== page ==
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GENETIC DIVERSITY OF TYPHA LATIFOLIA (TYPHACEAE) AND THE IMPACT OF POLLUTANTS EXAMINED WITH TANDEM-REPETITIVE DNA PROBES
Keane, B., S. Pelikan, G. Toth, M. Smith, AND S. H. Rogstad. GENETIC DIVERSITY OF TYPHA LATIFOLIA (TYPHACEAE) AND THE IMPACT OF POLLUTANTS EXAMINED WITH TANDEM-REPETITIVE DNA PROBES. American Journal of Botany 86(9):1226-1238, (1999).
Genetic diversity at variable-number-tandem-repeat (VNTR) loci was examined in the common cattail, Typha latifolia (Typhaceae), using three synthetic DNA probes composed of tandemly repeated "core" sequences (GACA, GATA, and GCAC). The principal objectives of this investigation were to determine whether: (1) the previously reported almost complete lack of polymorphism at allozyme loci in this species was indicative of a reduced amount of genetic diversity at VNTR loci as well; (2) VNTR markers were informative about possible clonal propagation; and (3) significant differences in genetic structure of sampling sites were associated with differences in environmental levels of pollutants at those sites. Previously, widespread sampling across the eastern United States, surveying across ten allozyme loci, has detected only two genotypes, involving a difference at a single locus, among 104 populations. In this study, the amount of genetic diversity detected at VNTR loci: (1) among ramets (N = 40; 40 genotypes detected) collected at ~8-km intervals along a 320-km transect; (2) among ramets (N = 220; 117 genotypes detected) from five study sites separated by 50-3000 m; and (3) even among ramets within each study site [N = 44 per site; from 13 to 34 genotypes detected per site (270 m2)] exceeds that previously found in those more geographically widespread allozyme surveys. Among the 260 ramets analyzed here, the mean number of bands scored per individual was 48.61 (SD = 2.80). Mean genetic similarity among ramets collected along the 320-km transect was 0.91, which was within the range of mean genetic similarity within the five study sites (range: 0.89-0.95). Among the five study sites, 61% of the samples analyzed appeared to be clonal ramets, with up to 12 clones detected for 44 ramets sampled within a site. Clones grew intermingled and ranged up to 39 m in extent. Permutation tests of genetic similarity revealed significant genetic differentiation between each of the five study sites. Consistent with the previous allozyme studies, T. latifolia was characterized by extremely low genetic variation relative to levels of polymorphism detected at VNTR loci in other plant species. Estimated heterozygosity among ramets along the 320-km transect ranged from 0.11 to 0.13, while that within the five study sites ranged from 0.05 to 0.12. Estimates of F (0.32-0.41) also indicated considerable genetic subdivision among these stands. Significantly higher genetic diversity was detected at the two study sites that chemistry and toxicity data indicate to be the most severely impacted by pollutants. Although this correlation does not establish cause and effect, the results of this study indicate that the analysis of genetic diversity at VNTR loci may be a useful tool for monitoring anthropogenic-induced changes in the genetic structure of natural populations of plants.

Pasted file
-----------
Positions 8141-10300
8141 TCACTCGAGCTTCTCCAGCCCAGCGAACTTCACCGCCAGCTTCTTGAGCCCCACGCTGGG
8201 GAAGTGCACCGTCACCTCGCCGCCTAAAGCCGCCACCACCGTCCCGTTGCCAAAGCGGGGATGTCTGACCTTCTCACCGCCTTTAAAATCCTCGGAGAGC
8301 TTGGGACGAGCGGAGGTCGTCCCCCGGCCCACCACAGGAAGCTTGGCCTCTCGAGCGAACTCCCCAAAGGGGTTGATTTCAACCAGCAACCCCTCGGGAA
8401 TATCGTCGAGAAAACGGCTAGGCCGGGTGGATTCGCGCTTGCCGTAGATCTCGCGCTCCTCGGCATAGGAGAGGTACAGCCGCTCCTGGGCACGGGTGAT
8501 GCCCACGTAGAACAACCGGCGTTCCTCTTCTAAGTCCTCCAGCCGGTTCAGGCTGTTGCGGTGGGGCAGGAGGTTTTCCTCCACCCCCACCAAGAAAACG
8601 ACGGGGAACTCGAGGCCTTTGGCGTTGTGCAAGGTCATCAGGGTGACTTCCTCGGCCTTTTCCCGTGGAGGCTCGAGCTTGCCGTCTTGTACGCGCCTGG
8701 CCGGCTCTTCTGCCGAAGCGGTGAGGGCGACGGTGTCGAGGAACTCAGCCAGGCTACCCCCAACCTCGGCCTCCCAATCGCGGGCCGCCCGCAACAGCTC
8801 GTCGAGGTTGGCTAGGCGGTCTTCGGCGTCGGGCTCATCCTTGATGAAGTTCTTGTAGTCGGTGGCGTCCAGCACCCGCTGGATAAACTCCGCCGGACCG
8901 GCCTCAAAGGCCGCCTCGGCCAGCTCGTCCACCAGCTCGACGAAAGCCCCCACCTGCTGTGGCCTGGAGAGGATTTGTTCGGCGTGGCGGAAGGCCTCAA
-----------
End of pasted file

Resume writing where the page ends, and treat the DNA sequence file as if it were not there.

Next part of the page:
Record Details:Record Type: DOCUMENT (JOURNAL/PEER REVIEWED JOURNAL)
Organization:U.S. ENVIRONMENTAL PROTECTION AGENCY
OFFICE OF RESEARCH AND DEVELOPMENT